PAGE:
Renewed attention to industrial policy has the potential to accelerate decarbonization and expand our productive capacities. If we are to realize this promise, however, we must guard against the diversion of public investment to private coffers. In this post, Lenore Palladino, Reed Shaw, and Will Dobbs-Allsopp explain how the Biden Administration can limit. . .
Lauren van Schilfgaarde and Dana Powell conclude our symposium on A Nation Within. Plus, a hot new issue of the JLPE, Melinda Cooper on the family office, a CFP on money as a democratic medium, Karen Tani interviewed at Death Panel, and Luke Herrine on the relationship between antitrust and consumer protection.
In the sci-fi short, The Sixth World, filmmaker Nanobah Becker poses the unthinkable: Diné people on a space mission to colonize Mars. Yet, in Becker’s telling, colonizing Mars is not a linear journey into a post-apocalyptic future, but is instead part of a genre of indigenous futurism and “decolonizing encounters.” Ezra Rosser’s A Nation Within. . .
In his prodigious A Nation Within, Ezra Rosser identifies numerous moments throughout Navajo Nation history that would have benefited from more robust consultation. The Diné’s forced march to Bosque Redondo, the arbitrary sheep stock reduction, and harmful strip mining all point to a lack of tribal input and an overabundance of federal paternalism. In. . .
A debate over corporate personhood, a new symposium on Ezra Rosser’s A Nation Within, and another deposit in our syllabus bank.
Native Nations in the United States are stronger today in many respects than they have been in the past 250 years. Despite much growth, however, tribes continue to experience the instability that comes from the ruptures of colonialism and must work to recover, rebuild, and revive the cultural lifeways that make them who they are as Indigenous Peoples. This. . .
Demand for land and natural resources has fundamentally shaped both the development of the Navajo Nation government and the relationship between the tribe and non-Indian interests. In this post, Ezra Rosser kicks off a symposium on his recent book, A Nation Within, by offering a brief look at this history, and suggesting that Diné have the power to assert. . .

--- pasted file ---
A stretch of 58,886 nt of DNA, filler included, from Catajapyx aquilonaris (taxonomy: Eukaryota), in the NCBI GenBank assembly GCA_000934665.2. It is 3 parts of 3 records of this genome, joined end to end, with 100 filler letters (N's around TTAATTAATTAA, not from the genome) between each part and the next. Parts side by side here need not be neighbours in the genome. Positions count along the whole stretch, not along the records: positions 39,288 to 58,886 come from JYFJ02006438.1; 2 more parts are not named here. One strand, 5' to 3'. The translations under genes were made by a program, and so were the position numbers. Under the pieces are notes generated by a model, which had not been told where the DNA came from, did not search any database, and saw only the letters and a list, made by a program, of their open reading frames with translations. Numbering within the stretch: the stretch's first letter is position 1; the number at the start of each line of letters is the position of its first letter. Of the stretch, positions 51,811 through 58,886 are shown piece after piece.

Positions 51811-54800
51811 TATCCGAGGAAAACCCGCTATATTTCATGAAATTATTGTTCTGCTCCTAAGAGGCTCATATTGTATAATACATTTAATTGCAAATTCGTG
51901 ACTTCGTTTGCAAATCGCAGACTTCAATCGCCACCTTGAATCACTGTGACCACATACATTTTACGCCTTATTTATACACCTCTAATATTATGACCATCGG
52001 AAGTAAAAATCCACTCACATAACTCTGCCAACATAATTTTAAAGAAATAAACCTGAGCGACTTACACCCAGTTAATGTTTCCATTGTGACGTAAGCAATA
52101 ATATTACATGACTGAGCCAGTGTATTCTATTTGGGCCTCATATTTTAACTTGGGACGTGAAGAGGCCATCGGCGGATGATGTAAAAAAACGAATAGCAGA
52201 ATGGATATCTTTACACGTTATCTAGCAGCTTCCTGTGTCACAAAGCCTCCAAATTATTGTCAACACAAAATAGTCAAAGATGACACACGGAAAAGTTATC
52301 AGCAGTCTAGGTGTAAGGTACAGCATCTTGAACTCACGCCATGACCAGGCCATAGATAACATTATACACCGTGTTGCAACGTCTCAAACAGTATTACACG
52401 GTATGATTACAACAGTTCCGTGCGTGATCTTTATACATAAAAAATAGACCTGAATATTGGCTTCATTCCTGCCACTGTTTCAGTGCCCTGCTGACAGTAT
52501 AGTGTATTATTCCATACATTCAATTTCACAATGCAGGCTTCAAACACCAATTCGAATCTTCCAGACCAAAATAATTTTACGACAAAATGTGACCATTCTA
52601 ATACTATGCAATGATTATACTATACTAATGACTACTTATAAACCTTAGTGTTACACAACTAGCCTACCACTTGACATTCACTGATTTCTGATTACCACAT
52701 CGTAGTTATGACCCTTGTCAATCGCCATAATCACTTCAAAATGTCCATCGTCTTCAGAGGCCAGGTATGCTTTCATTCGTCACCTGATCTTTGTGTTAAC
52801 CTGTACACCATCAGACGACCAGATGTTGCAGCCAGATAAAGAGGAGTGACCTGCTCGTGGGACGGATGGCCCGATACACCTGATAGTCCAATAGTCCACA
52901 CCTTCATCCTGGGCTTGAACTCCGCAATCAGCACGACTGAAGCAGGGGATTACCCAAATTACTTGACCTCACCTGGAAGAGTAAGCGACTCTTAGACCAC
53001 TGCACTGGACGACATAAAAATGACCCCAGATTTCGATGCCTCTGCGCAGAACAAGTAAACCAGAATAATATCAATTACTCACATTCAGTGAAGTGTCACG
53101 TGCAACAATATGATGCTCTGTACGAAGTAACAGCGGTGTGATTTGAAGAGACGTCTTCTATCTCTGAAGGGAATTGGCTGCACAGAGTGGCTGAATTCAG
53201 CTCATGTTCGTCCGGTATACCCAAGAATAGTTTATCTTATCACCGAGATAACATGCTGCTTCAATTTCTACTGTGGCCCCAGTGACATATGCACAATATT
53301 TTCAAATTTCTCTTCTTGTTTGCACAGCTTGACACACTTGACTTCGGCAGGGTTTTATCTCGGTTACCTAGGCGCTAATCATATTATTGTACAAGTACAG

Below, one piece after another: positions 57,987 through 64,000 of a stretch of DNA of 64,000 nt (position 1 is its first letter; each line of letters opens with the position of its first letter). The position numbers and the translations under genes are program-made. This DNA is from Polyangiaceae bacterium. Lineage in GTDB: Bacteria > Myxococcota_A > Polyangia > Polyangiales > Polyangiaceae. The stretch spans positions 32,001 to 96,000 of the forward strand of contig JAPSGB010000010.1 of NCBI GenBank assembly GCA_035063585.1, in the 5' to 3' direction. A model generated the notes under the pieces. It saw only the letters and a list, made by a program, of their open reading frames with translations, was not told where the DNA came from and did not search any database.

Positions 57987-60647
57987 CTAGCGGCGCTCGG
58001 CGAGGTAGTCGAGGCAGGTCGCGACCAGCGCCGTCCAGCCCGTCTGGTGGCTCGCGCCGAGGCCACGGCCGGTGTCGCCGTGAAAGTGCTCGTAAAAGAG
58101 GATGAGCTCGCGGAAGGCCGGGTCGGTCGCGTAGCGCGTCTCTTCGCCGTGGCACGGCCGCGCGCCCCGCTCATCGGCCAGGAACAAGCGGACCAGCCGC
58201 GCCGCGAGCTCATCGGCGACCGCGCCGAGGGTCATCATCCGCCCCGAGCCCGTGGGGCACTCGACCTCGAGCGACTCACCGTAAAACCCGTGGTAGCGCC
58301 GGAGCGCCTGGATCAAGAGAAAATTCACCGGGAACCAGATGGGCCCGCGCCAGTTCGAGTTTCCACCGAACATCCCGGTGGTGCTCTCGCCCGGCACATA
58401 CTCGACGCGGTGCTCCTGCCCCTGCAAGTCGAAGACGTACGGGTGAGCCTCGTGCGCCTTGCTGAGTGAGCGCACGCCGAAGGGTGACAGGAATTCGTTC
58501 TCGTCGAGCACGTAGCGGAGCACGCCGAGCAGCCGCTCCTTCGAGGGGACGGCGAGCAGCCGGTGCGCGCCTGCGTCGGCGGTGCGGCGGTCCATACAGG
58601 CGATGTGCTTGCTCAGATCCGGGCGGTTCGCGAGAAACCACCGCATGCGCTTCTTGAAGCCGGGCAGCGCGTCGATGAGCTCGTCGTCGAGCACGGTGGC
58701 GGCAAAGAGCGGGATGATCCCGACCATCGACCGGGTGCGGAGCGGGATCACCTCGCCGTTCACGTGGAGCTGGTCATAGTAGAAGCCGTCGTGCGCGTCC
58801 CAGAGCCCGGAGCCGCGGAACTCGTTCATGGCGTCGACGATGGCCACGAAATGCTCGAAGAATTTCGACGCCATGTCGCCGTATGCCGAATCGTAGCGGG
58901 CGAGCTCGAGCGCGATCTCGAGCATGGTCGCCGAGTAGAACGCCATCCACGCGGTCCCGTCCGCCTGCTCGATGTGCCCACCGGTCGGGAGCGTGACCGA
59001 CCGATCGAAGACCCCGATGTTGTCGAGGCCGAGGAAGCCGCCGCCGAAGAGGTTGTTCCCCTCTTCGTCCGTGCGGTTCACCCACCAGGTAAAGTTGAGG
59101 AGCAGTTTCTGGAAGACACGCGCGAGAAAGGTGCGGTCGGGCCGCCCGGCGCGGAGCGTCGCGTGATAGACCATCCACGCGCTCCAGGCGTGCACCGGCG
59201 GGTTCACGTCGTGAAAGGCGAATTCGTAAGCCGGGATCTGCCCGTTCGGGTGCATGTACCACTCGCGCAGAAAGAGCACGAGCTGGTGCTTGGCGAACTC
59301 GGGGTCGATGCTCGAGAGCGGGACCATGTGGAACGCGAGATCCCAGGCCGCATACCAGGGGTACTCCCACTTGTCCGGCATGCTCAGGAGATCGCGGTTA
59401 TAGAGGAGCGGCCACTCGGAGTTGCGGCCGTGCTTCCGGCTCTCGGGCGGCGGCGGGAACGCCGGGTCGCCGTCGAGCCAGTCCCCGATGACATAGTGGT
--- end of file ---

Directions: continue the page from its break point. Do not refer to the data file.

In a recent post, Carly Knight argues that resuscitating the vision of the corporation as a “creation of the state” is an important part of reclaiming the progressive argument for increased corporate accountability. In this response, Dan Rohde suggests that, rather than subscribe to one unified theory of “the corporation,” progressives would be. . .
An LPE-themed Crossword Puzzle, an LPE Academic Fellowship, Seven rapid reactions to the recent FTC policy statement, and a look at the failures of neoliberal electricity. Plus, NYC x LPE and an open letter in support of the railway workers.
The global energy price shocks of the past two years have made it painfully clear that energy cannot be treated as an ordinary commodity. They also offer an opportunity to rethink the push to liberalize energy markets over the past forty years, and particularly the use of markets for electricity provisioning.
Seven friends of the blog offer their initial reactions to the FTC’s recent policy statement on unfair methods of competition.
Do you want to help organize amazing events, shape field-defining conferences, and support the spread of LPE student groups across the globe, all while having the time and space to pursue your own research agenda? Well, you’re in luck: we’re hiring!
To celebrate the blog’s fifth anniversary, we challenge you to test your LPE knowledge. Are you ready to play the puzzle?
Helen Hershkoff and Luke Norris on the Oligarchic Courthouse, Missy Risser-Lovings on training students to partner with grassroots organizing groups, and Stephanie Campos-Bui on the use of creative, non-litigation strategies to address systemic racial, economic, and social injustice. Plus, an upcoming event on Jamie Martin’s The Meddlers, two CFPs,. . .
Many of us went to law school in the hopes of acquiring the tools necessary to contest and overhaul systems of oppression that have harmed our families and communities. The law, as we saw it, was the means or site of resolution. Yet for the increasingly complex and interconnected social problems that face our communities, traditional means of lawyering through. . .
- Amna Akbar
- Corinne Blalock
- Angela P. Harris
- Luke Herrine
- Amy Kapczynski
- Sanjukta Paul
- Kate Redburn
- Noah Zatz